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rfc:rfc1130

Network Working Group Internet Activities Board Request for Comments: 1130 J. Postel, Editor Obsoletes: RFCs 1100, 1083 October 1989

                  IAB OFFICIAL PROTOCOL STANDARDS

Status of this Memo

 This memo describes the state of standardization of protocols used in
 the Internet as determined by the Internet Activities Board (IAB).
 Distribution of this memo is unlimited.

Introduction

 An overview of the standards procedures is presented first, followed
 by discussions of the standardization process and the RFC document
 series, then the explanation of the terms is presented, the lists of
 protocols in each stage of standardization follows, and finally
 pointers to references and contacts for further information.
 This memo is issued quarterly, please be sure the copy you are
 reading is dated within the last three months.  Current copies may be
 obtained from the Network Information Center or from the Internet
 Assigned Numbers Authority (see the contact information at the end of
 this memo).  Do not use this memo after 31-Jan-90.
 See Section 6.1 for a description of recent changes.

1. Overview of Standards Procedures

 The Internet Activities Board maintains a list of documents that
 define standards for the Internet protocol suite (see RFC-1120 for an
 explanation of the role and organization of the IAB).  The IAB
 provides these standards with the goal of co-ordinating the evolution
 of the Internet protocols; this co-ordination has become quite
 important as the Internet protocols are increasingly in general
 commercial use.
 Protocol standards may be suggested by anyone in the Internet
 community, by writing and submitting an RFC.  In general, any
 suggested protocol will be reviewed or developed in the context of
 some Task Force of the IAB, or some research group or working group
 within that Task Force.  The IAB will assign a suggested protocol to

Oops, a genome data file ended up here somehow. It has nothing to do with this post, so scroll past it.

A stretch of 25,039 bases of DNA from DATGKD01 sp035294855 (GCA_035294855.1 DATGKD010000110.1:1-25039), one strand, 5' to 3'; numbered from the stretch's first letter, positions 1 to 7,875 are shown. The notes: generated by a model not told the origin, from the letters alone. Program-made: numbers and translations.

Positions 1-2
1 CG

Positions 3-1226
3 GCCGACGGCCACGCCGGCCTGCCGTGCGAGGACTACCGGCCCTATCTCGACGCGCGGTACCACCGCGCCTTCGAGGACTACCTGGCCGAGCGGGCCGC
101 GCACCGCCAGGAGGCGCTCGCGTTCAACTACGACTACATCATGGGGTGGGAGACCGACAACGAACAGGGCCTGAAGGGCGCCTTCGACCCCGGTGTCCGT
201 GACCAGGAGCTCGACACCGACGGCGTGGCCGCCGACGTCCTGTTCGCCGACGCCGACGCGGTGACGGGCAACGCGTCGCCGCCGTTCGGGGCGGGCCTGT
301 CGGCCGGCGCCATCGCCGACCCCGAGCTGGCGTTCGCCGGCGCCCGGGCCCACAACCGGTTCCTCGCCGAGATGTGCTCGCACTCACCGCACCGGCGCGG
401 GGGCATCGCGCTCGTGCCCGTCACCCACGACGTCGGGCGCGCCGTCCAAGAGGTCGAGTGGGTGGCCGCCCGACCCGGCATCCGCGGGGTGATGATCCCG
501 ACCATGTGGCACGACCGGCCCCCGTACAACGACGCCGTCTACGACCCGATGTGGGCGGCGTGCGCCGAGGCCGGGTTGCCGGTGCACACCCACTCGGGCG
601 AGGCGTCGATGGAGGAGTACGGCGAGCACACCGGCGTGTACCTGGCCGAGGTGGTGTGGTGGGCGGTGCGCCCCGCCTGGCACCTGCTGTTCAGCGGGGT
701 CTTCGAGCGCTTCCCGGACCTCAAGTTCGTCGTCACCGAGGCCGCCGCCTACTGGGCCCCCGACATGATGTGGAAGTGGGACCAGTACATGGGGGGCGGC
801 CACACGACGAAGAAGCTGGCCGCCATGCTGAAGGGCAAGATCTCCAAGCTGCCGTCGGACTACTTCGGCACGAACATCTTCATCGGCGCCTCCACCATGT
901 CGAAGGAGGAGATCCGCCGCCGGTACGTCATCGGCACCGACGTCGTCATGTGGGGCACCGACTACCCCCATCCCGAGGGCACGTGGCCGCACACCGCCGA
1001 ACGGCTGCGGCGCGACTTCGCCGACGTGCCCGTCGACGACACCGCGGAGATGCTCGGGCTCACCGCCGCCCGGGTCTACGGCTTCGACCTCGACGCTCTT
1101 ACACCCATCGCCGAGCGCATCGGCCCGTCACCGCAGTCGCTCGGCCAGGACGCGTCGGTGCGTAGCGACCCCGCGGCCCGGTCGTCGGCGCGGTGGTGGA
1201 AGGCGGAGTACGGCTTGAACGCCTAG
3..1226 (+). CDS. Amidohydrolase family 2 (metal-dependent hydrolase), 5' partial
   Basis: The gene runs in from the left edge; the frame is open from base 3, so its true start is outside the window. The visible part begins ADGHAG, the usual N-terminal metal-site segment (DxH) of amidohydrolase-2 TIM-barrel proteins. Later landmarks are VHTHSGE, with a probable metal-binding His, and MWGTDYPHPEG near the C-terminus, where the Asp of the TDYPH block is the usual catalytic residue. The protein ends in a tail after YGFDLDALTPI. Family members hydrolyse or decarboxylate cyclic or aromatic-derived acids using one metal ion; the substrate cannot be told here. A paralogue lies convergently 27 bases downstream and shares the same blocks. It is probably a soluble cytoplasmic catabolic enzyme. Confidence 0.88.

a working group or research group if official delegation is
 necessary.

Internet Activities Board [Page 1] RFC 1130 IAB Standards October 1989

 Given the important role of the Internet Engineering Task Force in
 the evolution of the Internet Architecture, all proposed protocols
 will be reviewed by the Internet Engineering Steering Group (IESG)
 which is composed of the Technical Area Directors.
 The recommendation of the IESG and working group or research group is
 given major consideration in the decision by the IAB to assign a
 state and status to the protocol.  The general policy is to gain
 implementation experience with a protocol before considering a
 possible designation as an official standard.
 In cases where there is uncertainty as to the proper decision
 concerning a protocol, the IAB may convene a special review committee
 consisting of interested parties from the working group and members
 of the IAB itself, with the purpose of recommending some explicit
 action to the IAB.
 A few protocols have achieved widespread implementation without the
 approval of the IAB.  For example, some vendor protocols have become
 very important to the Internet community even though they have not
 been proposed or reviewed by the IAB.  However, the IAB strongly
 recommends that the IAB standards process be used in the evolution of
 the protocol suite to maximize interoperability (and to prevent
 incompatible protocol requirements from arising).  The IAB reserves
 the use of the term "standard" in any RFC to only those protocols
 which the IAB has approved.

2. The Standardization Process

 Anyone can invent a protocol, document it, implement it, test it, and
 so on.  The IAB believes that it is very useful to document a
 protocol at an early stage to promote suggestions from others
 interested in the functionality the of protocol and from those
 interested in protocol design.  Once a protocol is implemented and
 tested it is useful to report the results.  The RFC document series
 is the preferred place for publishing these protocol documents and
 testing results.
 The IAB encourages the documenting of every protocol developed in the
 Internet (that is, the publication of the protocol specification as
 an RFC), even if it is never intended that the protocol become an
 Internet standard.  A protocol that is not intended to become a
 standard is called "experimental".
 Protocols that are intended to become standards are first designated
 as "proposed" protocols.  It is expected that while in this state the
 protocol will be implemented and tested by several groups.  It is
 likely that an improved version of the protocol will result from this